Sony Mavica FD-91 Review
I'm not sure who Sony hired for the styling but this camera looks like the FD81 with a tin can stuck on the front. Jokes aside, many people who have seen this camera asked first if it was a video camera, for obvious reasons. It is a fairly comfortable camera to use and Sony have spent time getting the hand grips and weight balance just right (there's even small indentation on the top left back of the camera for your thumb).
The design is 'SLR-like' in that their is a traditional SLR hand grip on the right hand side and the zoom button has been placed on the barrel (similar to the Canon PowerShot Pro 70). This is one camera loaded with buttons and switches, to count over 10 on the back and 8 on the left hand barrel side. This may sound daunting but it soon becomes a quick and easy way to access the numerous features of this camera.
The LCD can be either folded flat against the back of the camera, tilted downwards about 30o or flipped up and over the top of the camera for those all important self portraits or self timer photographs.
The LCD itself is fairly clear with only a slight grid effect (a vast improvement over the older Mavica LCD's). During recording operation it displays all of the relevant information (switchable by pressing the display button) and usefully also has a little green flashing/still 'focus made' light (something missing from the Canon Pro 70 LCD display).
This camera also features Sony's excellent InfoLithium battery system and as such there is always a display in the bottom right of the LCD informing you of how many minutes battery life you have left (in reality the supplied battery will give you around an hour of snapping).
Note also with this camera the viewfinder is an LCD TTL type, this means that the image you see in the viewfinder is actually another LCD showing the image the CCD is seeing, useful for focus (if the LCD were up to the resolution).
Connectivty and Storage
Note, unlike older Mavica models there is
no 'second door' to open, you eject the disk by sliding a
small slider at the bottom right of the camera and the disk
just pops straight out.
The battery door also has a small rubber grommit which can be pushed out to facilitate the optional AC adapter.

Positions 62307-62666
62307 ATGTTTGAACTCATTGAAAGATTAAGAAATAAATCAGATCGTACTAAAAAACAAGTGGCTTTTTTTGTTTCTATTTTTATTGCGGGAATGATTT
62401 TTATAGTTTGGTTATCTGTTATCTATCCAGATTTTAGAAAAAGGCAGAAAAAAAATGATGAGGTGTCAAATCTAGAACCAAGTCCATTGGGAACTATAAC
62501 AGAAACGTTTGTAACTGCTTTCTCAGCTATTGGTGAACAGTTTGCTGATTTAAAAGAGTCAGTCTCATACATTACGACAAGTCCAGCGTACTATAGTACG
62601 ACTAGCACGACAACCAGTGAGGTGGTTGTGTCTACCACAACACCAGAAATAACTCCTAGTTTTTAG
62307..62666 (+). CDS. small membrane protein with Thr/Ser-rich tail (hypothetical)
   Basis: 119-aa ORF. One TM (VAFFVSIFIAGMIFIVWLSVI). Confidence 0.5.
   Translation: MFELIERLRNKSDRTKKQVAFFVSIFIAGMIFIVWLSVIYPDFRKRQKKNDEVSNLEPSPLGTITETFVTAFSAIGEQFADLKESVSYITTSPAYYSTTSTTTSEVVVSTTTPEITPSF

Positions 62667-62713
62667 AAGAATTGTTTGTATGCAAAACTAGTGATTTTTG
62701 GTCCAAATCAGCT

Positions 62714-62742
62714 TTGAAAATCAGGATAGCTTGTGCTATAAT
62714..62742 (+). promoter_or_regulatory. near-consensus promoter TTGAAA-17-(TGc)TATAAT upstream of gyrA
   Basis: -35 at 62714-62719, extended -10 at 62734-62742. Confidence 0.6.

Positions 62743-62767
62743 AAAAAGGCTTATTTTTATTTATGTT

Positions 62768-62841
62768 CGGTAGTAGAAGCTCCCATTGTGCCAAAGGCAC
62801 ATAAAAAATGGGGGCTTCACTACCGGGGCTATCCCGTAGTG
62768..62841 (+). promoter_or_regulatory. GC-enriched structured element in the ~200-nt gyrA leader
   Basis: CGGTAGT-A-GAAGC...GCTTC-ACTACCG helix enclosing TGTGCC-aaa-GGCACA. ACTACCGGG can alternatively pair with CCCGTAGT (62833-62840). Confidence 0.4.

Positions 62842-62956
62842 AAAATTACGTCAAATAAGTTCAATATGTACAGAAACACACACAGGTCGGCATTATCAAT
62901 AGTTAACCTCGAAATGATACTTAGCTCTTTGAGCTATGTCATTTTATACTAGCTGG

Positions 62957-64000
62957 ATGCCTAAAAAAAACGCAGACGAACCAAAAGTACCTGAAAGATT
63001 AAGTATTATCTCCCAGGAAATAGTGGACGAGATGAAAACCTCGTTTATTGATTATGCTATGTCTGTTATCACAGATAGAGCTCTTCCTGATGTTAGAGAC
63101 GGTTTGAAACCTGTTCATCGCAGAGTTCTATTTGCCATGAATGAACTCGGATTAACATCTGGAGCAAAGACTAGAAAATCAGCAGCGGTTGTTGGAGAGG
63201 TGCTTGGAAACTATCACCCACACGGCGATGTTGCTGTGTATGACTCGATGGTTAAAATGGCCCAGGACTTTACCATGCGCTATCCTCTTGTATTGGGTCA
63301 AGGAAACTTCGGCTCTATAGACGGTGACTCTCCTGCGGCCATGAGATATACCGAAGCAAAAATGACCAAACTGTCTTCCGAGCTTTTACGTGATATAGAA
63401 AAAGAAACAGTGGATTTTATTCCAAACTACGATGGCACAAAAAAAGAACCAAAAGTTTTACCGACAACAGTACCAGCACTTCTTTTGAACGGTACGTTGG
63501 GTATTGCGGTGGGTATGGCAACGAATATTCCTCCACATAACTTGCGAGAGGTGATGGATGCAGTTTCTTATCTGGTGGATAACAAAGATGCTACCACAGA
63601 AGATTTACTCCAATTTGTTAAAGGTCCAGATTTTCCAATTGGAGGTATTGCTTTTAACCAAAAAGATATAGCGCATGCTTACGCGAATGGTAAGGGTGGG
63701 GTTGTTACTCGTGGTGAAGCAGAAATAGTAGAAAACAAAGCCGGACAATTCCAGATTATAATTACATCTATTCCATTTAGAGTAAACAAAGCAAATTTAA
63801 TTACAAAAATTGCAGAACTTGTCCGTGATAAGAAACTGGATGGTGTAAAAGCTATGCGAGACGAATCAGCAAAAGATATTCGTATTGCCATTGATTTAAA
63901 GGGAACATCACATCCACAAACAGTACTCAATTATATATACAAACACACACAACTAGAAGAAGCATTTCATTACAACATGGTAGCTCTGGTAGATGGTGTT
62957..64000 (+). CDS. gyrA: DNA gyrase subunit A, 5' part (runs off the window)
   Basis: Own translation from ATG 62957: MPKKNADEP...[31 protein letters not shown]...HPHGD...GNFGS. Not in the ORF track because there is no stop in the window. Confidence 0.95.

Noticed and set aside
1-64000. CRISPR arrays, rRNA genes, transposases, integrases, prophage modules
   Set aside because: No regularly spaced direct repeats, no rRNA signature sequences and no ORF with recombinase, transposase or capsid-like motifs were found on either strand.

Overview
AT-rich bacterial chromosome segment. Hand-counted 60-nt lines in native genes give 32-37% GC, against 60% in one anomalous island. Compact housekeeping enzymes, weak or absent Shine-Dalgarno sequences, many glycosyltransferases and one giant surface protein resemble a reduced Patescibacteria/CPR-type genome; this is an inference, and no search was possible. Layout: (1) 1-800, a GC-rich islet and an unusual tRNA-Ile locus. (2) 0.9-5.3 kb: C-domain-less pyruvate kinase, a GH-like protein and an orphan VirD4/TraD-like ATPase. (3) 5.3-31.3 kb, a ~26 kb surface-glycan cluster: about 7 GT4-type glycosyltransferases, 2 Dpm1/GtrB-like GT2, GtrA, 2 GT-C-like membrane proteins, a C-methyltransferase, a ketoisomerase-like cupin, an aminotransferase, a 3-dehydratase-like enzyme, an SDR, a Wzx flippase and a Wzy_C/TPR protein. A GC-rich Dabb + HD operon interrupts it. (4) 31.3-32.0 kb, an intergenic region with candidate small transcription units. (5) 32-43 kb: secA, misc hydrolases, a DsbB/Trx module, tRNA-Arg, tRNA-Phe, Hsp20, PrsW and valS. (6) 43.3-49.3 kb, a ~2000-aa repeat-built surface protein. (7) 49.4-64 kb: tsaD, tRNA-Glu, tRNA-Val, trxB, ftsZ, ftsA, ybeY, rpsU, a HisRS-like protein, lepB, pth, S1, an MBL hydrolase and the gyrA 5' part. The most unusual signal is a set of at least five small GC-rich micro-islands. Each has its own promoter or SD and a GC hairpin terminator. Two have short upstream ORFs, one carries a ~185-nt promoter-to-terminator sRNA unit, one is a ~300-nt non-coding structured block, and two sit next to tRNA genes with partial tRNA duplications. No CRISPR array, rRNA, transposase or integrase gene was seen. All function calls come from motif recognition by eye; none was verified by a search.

There is no external flash connector or hot-shoe on this camera.
Here you'll find all of the major mode change operational buttons / switches, everything from the power, eject, flash, play/still/movie, spot meter and switch between viewfinder and LCD are here.
The small 'cursor rocker' below the LCD operates the menu system, you rock it left, right, up or down to navigate and then press the whole button in to select.
Barrel left hand side
Just above we have a little slider which pops-up and enables the flash.
Although this may seem overloaded it actually becomes quite easy to use 'without looking'. Although if you have big fingers like me you'll probably need to use your nail to press some of those thin buttons.
Those little hidden buttons
"Volume control??", I hear you cry, Yep, this camera can playback audio / audio captured with MPEG video and it even makes the traditional "cucchh-click" noise when you take a picture (fear not, you can switch this feature off).
One of the outstanding features of the camera is manual focus, although the focus ring (on the end of the lens) is not attached directly to any optics it operates the focus in a "fly by wire" sense. And leaves options for creativity wide open.
If there's anything this camera which makes the lens system scream "video camera" it's the 14x zoom, this system must be straight out of Sony's camcorder range and, as utterly amazing as it is (especially combined with the unique Steady Shot stabilzier system) it really does make you question what effect this has on image quality.
That aside, you can zoom in.. really.. really.. close.
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